Release Week Blitz: Wicked Charm

 

 

Welcome to the Release Week Blitz for

Wicked Charm by Amber Hart

presented by Entangled Teen!

Be sure to grab your copy today!

 

Congratulations Amber!

 

 

Nothing good comes from living in the Devil’s swamp.

Willow Bell thinks moving to the Okefenokee area isn’t half bad, but nothing prepares her for what awaits in the shadows of the bog.

Girls are showing up dead in the swamp. And she could be next.

Everyone warns Willow to stay away from Beau Cadwell—the bad boy at the top of their suspect list as the serial killer tormenting the small town.

But beneath his wicked, depthless eyes, there’s something else that draws Willow to him.

When yet another girl he knew dies, though, Willow questions whether she can trust her instincts…or if they’re leading to her own death.

Wicked Charm by Amber Hart
Publication Date: January 30, 2018
Publisher: Entangled Teen

Amazon | Amazon.com.au | Amazon.co.uk | Amazon.ca | B&N | iBooks | Kobo | Entangled

 

Amber Hart resides on the Florida coastline with family and a plethora of animals she affectionately refers to as her urban farm. When unable to find a book, she can be found writing, daydreaming, or with her toes in the sand. She’s the author of several novels for teens and adults, including Wicked Charm, the Before & After series, and the Untamed series. Rep’d by Stacey Donaghy of Donaghy Literary Group.

 

Website | Twitter | Facebook | Goodreads

 

 

 

Review: Hidden Women: The African-American Mathematicians of NASA Who Helped America Win the Space Race

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Title: Hidden Women: The African-American Mathematicians of NASA Who Helped America Win the Space Race
Author: Rebecca Rissman
Genre: Middle Grade
Publisher: Capstone
Source: NetGalley
Release Date: February 1, 2018
Rating: ★★★★

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Goodreads Synopsis:

Tells the gripping story of four female African-American mathematicians who literally made it possible to launch US rockets–and astronauts–into space. Tells the thrilling tale of how each woman contributed, the struggles and resistance each experienced, and the amazing results. Consultants currently work for NASA.

Review:

This book is about the African-American women who worked at NASA. It’s a lot like the book and movie Hidden Figures but written for children.

There are many reasons this book is important for children, particularly girls of colour, to read this book. These women demonstrate how important women were to the work of NASA. They worked behind the scenes, so they were not the focal point of the news stories. Everyone can picture the white male astronauts who landed on the moon, but not the black women who did the math and science that made it possible for them to do it. It’s important for young children to be able to see themselves in historical figures.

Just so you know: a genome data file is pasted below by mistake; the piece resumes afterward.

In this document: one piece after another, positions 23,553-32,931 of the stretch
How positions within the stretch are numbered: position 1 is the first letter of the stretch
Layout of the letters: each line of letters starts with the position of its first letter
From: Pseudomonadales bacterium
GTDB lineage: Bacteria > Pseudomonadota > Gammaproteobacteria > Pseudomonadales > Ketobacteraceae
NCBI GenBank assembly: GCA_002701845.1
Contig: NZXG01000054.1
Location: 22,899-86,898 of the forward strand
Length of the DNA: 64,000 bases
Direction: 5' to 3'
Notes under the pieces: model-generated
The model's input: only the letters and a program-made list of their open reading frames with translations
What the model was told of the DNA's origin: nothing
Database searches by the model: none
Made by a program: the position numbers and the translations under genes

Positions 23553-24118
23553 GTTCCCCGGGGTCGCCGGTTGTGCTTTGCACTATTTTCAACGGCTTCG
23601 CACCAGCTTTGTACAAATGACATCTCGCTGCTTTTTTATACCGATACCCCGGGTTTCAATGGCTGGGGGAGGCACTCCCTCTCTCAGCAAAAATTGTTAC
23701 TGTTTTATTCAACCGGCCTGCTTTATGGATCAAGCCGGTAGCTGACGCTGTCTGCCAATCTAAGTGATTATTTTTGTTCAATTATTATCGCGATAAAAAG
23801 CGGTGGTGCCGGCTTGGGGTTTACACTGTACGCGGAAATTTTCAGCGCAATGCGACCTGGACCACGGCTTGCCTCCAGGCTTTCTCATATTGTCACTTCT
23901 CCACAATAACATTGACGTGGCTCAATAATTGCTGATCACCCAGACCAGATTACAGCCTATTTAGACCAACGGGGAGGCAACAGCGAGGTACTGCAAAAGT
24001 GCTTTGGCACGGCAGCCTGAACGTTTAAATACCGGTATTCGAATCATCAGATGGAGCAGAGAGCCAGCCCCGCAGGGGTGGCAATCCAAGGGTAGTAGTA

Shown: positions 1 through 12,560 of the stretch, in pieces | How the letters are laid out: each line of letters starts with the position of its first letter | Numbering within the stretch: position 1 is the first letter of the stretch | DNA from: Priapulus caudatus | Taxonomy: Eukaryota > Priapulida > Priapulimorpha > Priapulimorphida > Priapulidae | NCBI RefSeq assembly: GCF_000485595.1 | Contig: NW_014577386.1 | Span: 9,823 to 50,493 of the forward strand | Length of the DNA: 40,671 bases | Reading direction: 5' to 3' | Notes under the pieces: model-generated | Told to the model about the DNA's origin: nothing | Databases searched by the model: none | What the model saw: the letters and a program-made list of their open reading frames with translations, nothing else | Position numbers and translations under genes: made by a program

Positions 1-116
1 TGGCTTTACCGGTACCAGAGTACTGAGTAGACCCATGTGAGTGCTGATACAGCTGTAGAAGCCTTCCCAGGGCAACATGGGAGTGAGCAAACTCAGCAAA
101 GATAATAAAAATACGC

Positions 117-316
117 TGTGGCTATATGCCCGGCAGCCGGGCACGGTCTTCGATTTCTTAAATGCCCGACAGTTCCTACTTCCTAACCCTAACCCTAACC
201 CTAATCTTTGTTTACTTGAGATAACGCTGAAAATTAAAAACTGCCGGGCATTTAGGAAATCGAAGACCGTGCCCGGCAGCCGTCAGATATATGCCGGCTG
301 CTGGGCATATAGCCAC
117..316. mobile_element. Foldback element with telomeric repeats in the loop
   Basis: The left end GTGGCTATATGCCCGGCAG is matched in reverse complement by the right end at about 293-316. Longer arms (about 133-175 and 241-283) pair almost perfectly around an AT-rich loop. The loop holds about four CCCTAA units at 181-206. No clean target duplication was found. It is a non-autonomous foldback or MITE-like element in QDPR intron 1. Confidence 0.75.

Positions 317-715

This story also highlights the importance of math and science in the days before computers. The job titles for these women was “computer” before there were machines of the same name. Often today, children don’t understand the point of learning math when they can just do the same computations on their cell phones in seconds. But it’s important to know how to do these things, because sometimes even the computers can be wrong.

This book is nonfiction but each chapter reads like a short story narrative about the women who worked at NASA. This will make the story accessible and entertaining for young readers.

I highly recommend this book for young readers!

Blog Tour: American Panda

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Title: American Panda
Author: Gloria Chao
Genre: Young Adult
Publisher: Simon Pulse, Simon and Schuster Canada
Source: NetGalley, Publisher
Release Date: February 6, 2018
Rating: ★★★★★

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Goodreads Synopsis:

An incisive, laugh-out-loud contemporary debut about a Taiwanese-American teen whose parents want her to be a doctor and marry a Taiwanese Ivy Leaguer despite her squeamishness with germs and crush on a Japanese classmate.

At seventeen, Mei should be in high school, but skipping fourth grade was part of her parents’ master plan. Now a freshman at MIT, she is on track to fulfill the rest of this predetermined future: become a doctor, marry a preapproved Taiwanese Ivy Leaguer, produce a litter of babies.